Snatch Is Both Novel & Evil

The Sophos Managed Threat Response team found out that, where the Snatch ransomware is concerned, things just more ugly.

Larry Loeb, Blogger, Informationweek

December 11, 2019

2 Min Read

The Sophos Managed Threat Response (MTR) team and SophosLabs researchers have been investigating an ongoing ransomware campaign from Russian threat actors called Snatch for about a year. It was highly targeted to high-payout victims, and seemed the work of financially oriented attackers.

But things just got uglier recently. Sophos realized that the malware had changed how it was doing things.\r\nThe victim’s PC was being rebooted into the Safe Mode of Windows before the encryption of data files was being done. It is both a novel and evil technique, as Andrew Brandt (the author of the Sophos blog report) said on Twitter.

Running the encryption in Safe Mode means that endpoint protection software that may be present will not operate. Even AV software is cut off. The victim’s defensive line is totally swamped by this method.

Fortunately Snatch is not multi-platform, even though it was coded in Go, Google’s multi-platform coding language. Sophos says that, “the malware we’ve observed isn’t capable of running on platforms other than Windows. Snatch can run on most common versions of Windows, from 7 through 10, in 32- and 64-bit versions.”

Sophos thinks that Snatch’s operators have adopted the “active automated attack” model, in which they seek to penetrate enterprise networks via automated brute-force attacks against vulnerable, exposed services, and then leverage that foothold to spread internally within the targeted organization’s network through human-directed action.

They got the needed partners by advertising on criminal message boards. Sophos found one of the “Snatch Team” posting a quite explicit ad saying they were “Looking for affiliate partners with access to RDP\VNC\TeamViewer\WebShell\SQL inj [SQL injection] in corporate networks, stores and other companies.”

Sophos found that in one case, attackers initially accessed the company’s internal network by brute-forcing the password to an administrator’s account on a Microsoft Azure server, and were able to log in to the server using Remote Desktop (RDP). They could then conduct surveillance of the network which lasted weeks.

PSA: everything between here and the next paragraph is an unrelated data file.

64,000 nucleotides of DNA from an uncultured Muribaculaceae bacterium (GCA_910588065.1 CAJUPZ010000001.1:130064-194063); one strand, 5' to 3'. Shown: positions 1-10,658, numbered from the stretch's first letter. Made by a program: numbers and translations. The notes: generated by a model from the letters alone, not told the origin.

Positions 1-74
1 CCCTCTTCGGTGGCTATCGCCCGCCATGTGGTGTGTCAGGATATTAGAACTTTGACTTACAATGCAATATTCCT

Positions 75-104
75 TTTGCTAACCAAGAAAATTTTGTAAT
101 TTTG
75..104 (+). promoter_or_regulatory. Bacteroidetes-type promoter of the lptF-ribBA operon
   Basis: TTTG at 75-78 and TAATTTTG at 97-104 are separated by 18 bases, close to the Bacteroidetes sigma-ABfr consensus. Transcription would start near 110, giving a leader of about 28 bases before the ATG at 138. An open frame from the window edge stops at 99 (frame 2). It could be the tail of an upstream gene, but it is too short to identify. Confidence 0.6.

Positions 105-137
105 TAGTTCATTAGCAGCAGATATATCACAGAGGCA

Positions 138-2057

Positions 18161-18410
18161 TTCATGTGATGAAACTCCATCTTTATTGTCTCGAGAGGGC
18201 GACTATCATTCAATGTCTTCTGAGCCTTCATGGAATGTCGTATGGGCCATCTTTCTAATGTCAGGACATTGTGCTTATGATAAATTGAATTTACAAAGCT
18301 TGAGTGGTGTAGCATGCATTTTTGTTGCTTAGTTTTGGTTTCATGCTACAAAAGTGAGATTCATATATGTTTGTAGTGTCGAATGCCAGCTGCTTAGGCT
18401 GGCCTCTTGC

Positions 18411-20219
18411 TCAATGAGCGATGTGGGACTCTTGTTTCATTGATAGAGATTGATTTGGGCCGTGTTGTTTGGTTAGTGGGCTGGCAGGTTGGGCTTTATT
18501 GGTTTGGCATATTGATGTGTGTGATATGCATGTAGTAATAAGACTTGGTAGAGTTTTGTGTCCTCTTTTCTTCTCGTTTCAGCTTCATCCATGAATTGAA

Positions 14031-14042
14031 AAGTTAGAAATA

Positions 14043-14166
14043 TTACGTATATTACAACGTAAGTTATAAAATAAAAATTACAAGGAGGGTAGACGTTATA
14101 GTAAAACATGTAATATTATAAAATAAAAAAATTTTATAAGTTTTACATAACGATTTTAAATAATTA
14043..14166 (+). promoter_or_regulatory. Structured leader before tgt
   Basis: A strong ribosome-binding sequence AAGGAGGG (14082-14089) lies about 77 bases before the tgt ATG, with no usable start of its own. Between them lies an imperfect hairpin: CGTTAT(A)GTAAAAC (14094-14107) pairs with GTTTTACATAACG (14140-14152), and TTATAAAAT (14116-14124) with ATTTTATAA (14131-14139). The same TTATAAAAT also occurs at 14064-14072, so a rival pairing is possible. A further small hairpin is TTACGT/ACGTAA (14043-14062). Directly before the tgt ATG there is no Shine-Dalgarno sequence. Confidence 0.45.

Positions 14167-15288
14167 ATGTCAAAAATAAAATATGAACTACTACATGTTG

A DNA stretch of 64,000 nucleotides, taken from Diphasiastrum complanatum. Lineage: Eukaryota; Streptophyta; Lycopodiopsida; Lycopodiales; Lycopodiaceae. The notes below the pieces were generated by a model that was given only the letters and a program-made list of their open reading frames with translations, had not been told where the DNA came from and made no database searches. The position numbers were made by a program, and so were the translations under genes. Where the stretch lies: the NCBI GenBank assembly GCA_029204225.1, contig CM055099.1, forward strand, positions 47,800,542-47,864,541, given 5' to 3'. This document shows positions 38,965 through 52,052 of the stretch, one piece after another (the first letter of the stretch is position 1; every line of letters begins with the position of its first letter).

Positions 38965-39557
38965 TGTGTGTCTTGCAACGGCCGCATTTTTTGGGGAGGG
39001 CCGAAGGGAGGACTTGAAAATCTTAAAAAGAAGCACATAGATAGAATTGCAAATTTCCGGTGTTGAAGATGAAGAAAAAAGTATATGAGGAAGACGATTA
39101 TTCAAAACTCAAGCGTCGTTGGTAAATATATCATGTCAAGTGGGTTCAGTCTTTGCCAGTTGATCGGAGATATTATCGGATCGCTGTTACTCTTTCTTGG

The ransomware installs itself as a Windows service called SuperBackupMan, which has properties that prevent it from being stopped or paused by the user while it’s running. The malware then adds this key to the Windows registry so it will start up during a Safe Mode boot.

Using the BCDEDIT tool on Windows, it issues a command that sets up Windows in Safe Mode, and then immediately forces a reboot of the infected computer.

Sophos recommends that “organizations of any size refrain from exposing the Remote Desktop interface to the unprotected internet. Organizations that wish to permit remote access to machines should put them behind a VPN on their network.”

They also say that organizations should immediately implement multi-factor authentication for users with administrative privileges, to make it more difficult for attackers to brute force those account credentials.

— Larry Loeb has written for many of the last century's major "dead tree" computer magazines, having been, among other things, a consulting editor for BYTE magazine and senior editor for the launch of WebWeek.

Read more about:

Security Now

About the Author(s)

Larry Loeb

Blogger, Informationweek

Larry Loeb has written for many of the last century's major "dead tree" computer magazines, having been, among other things, a consulting editor for BYTE magazine and senior editor for the launch of WebWeek. He has written a book on the Secure Electronic Transaction Internet protocol. His latest book has the commercially obligatory title of Hack Proofing XML. He's been online since uucp "bang" addressing (where the world existed relative to !decvax), serving as editor of the Macintosh Exchange on BIX and the VARBusiness Exchange. His first Mac had 128 KB of memory, which was a big step up from his first 1130, which had 4 KB, as did his first 1401. You can e-mail him at [email protected].

Keep up with the latest cybersecurity threats, newly discovered vulnerabilities, data breach information, and emerging trends. Delivered daily or weekly right to your email inbox.

You May Also Like

More Insights